Starting in May and then through until September is my MOST favorite time to read. I don’t think this is anything exceptional or uncommon … there’s a reason why there’s a genre called “beach reads” and book authorities put out “must read” summer lists … so I’m hoping you all are feeling as excited as I am about the upcoming reading season! As I’ve stated before ad nauseum, and will state again (because I’m annoying that way), my to-be-read list is so long and large that there’s no possible way I will ever read them all. Which is terribly depressing. Maybe I’ll insist that on my tombstone I’ll have a beautiful engraving of “TBR: 0” … that seems both overly dramatic and appropriate. But, as usual, I digress. Time to focus in on this month’s Educated Book Club Discussion!
This month’s book, Educated: A Memoir by Tara Westover was a definite on my TBR list. Lots and lots of buzz on this one and I am happy to say, well worth it! I know probably a lot of you read The Glass Castle by Jeannette Walls ages ago, but I only just recently read it and worried that they would be too similar.
And, of course, they have some similarities, but they are definitely two different books. Westover’s story involves a lot more religion and a lot more abuse. I hope this doesn’t steer you away from it, because it is a truly miraculous story that both shocks and impresses you.
Educated Book Club Discussion
What were you the most shocked by? Would you even be able to pick one thing??
Tara Westover and her family (she is the youngest of seven children) grew up in Idaho, where her parents focused pretty obsessively on Mormonism. Her father pulled the children from school at a young age (Tara never even saw a school) because he was petrified the government was attempting to control them. The children had no birth certificates, nor did their parents even know the exact dates they were born. Tara and her siblings live were working for their parents (mostly her father in his junkyard) and attempting a small amount of learning from books in their basement. It is a story that is almost hard to believe.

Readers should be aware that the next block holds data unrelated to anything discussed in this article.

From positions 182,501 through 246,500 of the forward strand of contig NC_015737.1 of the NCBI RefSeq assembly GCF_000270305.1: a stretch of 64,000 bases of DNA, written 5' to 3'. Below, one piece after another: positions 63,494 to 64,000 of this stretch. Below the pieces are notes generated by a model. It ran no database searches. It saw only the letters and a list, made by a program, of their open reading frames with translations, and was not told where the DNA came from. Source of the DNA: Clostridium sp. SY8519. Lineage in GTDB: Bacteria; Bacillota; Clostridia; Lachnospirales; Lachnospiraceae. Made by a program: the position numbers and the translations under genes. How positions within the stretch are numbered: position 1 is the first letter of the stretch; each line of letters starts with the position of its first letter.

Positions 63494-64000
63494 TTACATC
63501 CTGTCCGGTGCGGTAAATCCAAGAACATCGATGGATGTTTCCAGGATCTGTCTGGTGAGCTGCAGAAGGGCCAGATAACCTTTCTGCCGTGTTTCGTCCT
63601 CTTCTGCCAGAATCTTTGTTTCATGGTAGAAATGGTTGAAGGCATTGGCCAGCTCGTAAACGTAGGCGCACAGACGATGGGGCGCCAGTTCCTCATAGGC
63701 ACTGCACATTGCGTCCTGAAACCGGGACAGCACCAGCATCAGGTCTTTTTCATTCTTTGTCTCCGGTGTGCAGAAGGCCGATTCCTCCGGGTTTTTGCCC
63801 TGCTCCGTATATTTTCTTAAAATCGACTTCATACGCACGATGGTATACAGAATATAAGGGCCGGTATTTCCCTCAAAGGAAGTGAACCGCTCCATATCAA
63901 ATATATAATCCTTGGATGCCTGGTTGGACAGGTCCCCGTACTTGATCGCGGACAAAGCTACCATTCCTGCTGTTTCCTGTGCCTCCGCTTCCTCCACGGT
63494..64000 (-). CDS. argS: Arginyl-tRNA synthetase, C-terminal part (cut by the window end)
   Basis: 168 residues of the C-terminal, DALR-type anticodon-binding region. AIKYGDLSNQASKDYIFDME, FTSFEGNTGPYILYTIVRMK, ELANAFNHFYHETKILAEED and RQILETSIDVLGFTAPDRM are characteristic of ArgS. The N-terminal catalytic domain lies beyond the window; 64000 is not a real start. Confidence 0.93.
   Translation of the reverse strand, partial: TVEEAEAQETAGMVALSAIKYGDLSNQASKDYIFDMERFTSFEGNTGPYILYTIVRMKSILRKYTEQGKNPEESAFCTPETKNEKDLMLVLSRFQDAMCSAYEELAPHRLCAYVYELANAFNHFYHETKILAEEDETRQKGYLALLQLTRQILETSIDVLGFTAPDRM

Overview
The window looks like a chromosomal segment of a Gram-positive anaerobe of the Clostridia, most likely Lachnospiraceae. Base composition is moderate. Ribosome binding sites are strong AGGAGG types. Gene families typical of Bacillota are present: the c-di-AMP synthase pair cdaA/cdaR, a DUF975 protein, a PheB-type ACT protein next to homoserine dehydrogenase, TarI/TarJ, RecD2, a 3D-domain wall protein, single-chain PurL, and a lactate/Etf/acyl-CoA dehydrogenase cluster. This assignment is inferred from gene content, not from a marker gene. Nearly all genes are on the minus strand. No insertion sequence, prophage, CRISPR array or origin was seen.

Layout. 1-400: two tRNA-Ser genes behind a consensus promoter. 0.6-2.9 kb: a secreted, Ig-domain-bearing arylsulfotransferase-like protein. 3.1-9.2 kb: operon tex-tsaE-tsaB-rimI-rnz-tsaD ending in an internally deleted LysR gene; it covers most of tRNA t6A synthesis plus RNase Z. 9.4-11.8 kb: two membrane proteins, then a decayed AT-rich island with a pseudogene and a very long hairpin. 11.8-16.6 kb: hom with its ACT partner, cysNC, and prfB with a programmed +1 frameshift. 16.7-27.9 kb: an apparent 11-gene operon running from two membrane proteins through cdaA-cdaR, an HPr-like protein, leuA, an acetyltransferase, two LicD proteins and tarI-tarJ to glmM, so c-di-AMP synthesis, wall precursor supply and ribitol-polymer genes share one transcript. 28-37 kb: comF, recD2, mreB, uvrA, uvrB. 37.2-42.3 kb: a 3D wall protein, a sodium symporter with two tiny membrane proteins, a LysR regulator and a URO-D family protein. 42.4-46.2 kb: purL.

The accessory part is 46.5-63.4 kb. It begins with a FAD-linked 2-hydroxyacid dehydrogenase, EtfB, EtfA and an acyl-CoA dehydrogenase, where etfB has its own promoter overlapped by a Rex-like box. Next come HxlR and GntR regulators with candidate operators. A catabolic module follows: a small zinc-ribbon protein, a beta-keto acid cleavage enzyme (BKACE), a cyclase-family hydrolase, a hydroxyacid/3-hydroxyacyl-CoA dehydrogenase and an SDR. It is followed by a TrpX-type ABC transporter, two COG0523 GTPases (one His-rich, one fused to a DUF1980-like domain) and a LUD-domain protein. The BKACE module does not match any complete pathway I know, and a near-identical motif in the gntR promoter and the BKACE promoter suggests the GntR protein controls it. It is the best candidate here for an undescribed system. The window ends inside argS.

Did you learn anything about Mormonism? Did you know much to start with?
One of the biggest themes of the book, though, is her father’s firm believe that God would heal all wounds/illnesses/injuries. They were NOT to see doctors or go to the hospital. Tara describes injury after injury, from car accidents to junkyard accidents, where someone in the family is left to recover without any medical intervention or treatments. Her mother uses herbs and oils to help, but everyone is left with lasting scars, both mentally and physically. I found some of this the hardest to read.
What are your thoughts on children being treated at home vs in a hospital?
Another big theme is her older brother’s abuse. For years and years, Tara was subject to humiliations and physical harm at the hands of her brother.
Do you feel Shawn was violent due to his upbringing or do you feel the injuries he had suffered helped essentially create the monster?